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Prop 8 Reduction
Old 11-20-2007, 08:00 PM   #81
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Prop 8 Reduction

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Originally Posted by cute fuzzy bunny View Post
We get prop13 here so no assessments upwards unless you sell, but the point is interesting.

While its never been plausible for me to find out about it and use it, I think there is a facility for reassessing ones taxes lower if values do drop. If we have a horrid year next year and it doesnt level out, I might get a chance to try that out.
It's called a Prop 8 reduction good for one year if you think your assessed value on 1/1/2008 is higher than your market value on same date. Your county could do an automatic reduction if they felt the need. Pretty lax on the documentation(it's only for one year) but do you want to admit you bought high, held low? File after 7/3/2008.
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Old 11-20-2007, 08:47 PM   #82
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Anybody know anyone in actual foreclosure?
You bet - 2 doors down our neighbor had tried unsuccessfully to sell the house for the last 5 yrs. Finally, about 18 months ago they just took the maximum HEL and stopped paying on it. The foreclosure process ends with title going to the bank next Monday.

In this case it seems that our neighbor "sold" their house to the bank. Its in poor condition and I expect will get bulldozed eventually since the land that it sits on is fairly desirable and the house is not.
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Old 11-20-2007, 09:27 PM   #83
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Originally Posted by cute fuzzy bunny View Post
We get prop13 here so no assessments upwards unless you sell, but the point is interesting.

While its never been plausible for me to find out about it and use it, I think there is a facility for reassessing ones taxes lower if values do drop. If we have a horrid year next year and it doesnt level out, I might get a chance to try that out.
We did it. Paid $310k. Six months later an identical house down the street sold for $300k. We sent the assessor a letter and they changed ours to $300k.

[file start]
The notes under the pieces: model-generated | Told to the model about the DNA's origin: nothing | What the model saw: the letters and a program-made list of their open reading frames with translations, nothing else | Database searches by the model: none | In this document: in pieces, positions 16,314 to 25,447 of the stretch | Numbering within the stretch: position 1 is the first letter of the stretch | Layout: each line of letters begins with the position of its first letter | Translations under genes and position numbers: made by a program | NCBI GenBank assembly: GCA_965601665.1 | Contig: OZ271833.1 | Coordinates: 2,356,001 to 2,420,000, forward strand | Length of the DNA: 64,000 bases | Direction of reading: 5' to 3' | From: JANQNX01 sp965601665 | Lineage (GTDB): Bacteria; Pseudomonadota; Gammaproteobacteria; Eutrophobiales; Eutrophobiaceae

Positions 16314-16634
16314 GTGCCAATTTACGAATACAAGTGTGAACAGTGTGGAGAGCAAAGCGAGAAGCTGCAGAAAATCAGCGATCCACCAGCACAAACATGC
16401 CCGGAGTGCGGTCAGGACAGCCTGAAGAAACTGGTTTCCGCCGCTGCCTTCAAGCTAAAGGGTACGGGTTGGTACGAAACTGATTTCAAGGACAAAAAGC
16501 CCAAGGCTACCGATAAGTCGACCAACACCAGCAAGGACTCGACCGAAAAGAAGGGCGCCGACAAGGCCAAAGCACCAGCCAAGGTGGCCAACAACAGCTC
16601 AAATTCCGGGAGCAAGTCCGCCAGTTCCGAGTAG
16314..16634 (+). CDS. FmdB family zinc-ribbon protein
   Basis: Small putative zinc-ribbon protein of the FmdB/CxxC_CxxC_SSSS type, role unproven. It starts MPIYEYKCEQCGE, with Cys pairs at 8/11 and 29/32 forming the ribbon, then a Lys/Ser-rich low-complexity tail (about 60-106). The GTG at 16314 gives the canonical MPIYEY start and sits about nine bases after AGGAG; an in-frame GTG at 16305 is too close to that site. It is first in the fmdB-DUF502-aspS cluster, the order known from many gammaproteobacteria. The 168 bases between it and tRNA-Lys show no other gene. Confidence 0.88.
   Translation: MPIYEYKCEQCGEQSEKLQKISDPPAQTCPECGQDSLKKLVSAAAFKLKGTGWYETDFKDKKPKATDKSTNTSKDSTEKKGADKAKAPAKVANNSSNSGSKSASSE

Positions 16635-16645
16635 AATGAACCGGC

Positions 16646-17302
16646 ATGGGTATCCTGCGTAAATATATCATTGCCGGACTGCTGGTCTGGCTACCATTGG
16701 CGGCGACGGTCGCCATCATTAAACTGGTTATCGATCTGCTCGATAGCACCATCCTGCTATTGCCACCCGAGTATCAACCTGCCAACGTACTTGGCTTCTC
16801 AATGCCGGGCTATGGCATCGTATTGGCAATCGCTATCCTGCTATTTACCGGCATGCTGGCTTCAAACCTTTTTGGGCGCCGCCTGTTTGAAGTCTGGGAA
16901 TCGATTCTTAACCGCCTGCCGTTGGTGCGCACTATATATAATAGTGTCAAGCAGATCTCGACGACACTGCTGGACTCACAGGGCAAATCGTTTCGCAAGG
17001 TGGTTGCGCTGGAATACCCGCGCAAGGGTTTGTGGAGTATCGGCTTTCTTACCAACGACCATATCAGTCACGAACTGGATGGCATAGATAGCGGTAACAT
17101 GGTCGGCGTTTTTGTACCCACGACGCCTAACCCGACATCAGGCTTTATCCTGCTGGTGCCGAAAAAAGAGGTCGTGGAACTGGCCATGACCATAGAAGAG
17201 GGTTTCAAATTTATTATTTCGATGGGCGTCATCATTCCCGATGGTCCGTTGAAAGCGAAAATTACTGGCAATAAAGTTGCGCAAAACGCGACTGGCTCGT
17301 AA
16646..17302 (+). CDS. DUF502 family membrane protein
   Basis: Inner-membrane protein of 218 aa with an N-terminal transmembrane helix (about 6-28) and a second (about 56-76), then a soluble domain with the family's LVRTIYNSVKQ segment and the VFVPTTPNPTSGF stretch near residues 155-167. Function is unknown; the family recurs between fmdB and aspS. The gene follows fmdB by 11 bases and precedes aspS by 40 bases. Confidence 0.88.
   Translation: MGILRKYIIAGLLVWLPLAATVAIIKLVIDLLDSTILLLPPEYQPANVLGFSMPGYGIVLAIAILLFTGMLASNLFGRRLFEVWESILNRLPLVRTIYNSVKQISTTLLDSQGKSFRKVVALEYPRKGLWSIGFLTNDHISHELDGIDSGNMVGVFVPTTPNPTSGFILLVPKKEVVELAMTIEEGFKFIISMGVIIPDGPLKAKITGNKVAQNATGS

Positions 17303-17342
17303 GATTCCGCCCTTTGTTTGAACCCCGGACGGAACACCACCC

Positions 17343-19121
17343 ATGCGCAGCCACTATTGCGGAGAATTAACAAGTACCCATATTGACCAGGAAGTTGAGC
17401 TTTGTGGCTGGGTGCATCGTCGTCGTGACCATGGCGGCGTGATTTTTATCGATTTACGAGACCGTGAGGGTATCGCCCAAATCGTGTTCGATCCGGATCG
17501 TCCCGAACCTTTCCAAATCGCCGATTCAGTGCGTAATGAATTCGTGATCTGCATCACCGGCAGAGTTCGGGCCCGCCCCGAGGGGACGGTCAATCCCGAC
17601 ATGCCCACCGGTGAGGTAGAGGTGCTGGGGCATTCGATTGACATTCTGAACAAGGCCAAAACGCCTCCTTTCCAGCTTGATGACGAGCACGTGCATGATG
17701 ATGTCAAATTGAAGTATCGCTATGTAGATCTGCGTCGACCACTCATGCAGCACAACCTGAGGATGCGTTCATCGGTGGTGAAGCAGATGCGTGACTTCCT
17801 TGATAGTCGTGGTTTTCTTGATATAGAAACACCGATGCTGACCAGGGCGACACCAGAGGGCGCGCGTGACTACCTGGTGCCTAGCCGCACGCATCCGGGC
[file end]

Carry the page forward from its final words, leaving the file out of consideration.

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Old 11-20-2007, 09:56 PM   #84
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Cool. I aint there yet. I pummeled the guy over the price so we're still a bit ahead. Same house sold for 45k more and another similar one for 75k more a few months ago. But theres three up for sale in the vicinity of what we paid and I think that they're gonna go lower.

If we go a little red I wont snivel. We made so dang much money on the last four homes that I could burn this one to the ground and still be a bit ahead.

All tax free gains too. Cant hate that too much.
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Old 11-20-2007, 10:50 PM   #85
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If we go a little red I wont snivel. We made so dang much money on the last four homes that I could burn this one to the ground and still be a bit ahead.
.
I wouldn't worry either.

We bought near the bottom in '93 but it went down another 5% or so after that.

But the market value is now between $800k and $850k but the Prop 13 value is only about $400k.
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Old 11-20-2007, 11:19 PM   #86
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A lot of people bought homes they couldn't afford, especially in CA. So, we've been seeing high foreclosure rates, and the expectation had been that foreclosures would dramatically increase due to upcoming ARM resets.

Some good news for the housing market today on that front:

Gov. Schwarzenegger Works with Lenders to Help Homeowners Avoid Foreclosure - Press Release by Governor Arnold Schwarzenegger

And perhaps even on a national level:

Free Preview - WSJ.com

(both from calculated risk.)

This should slow down the housing bust. Not sure what it's going to do for the banks holding the paper, though. I suppose small losses on each loan will be better than big losses on some of them.
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Old 11-20-2007, 11:45 PM   #87
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Sounds good when you read it.

Tough to tell people "Hey, so you're already in the red for $150k on a house that you've paid no principal on, but how about we all hang in there and keep making the payments, eh?"
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Old 11-21-2007, 12:05 AM   #88
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Sounds good when you read it.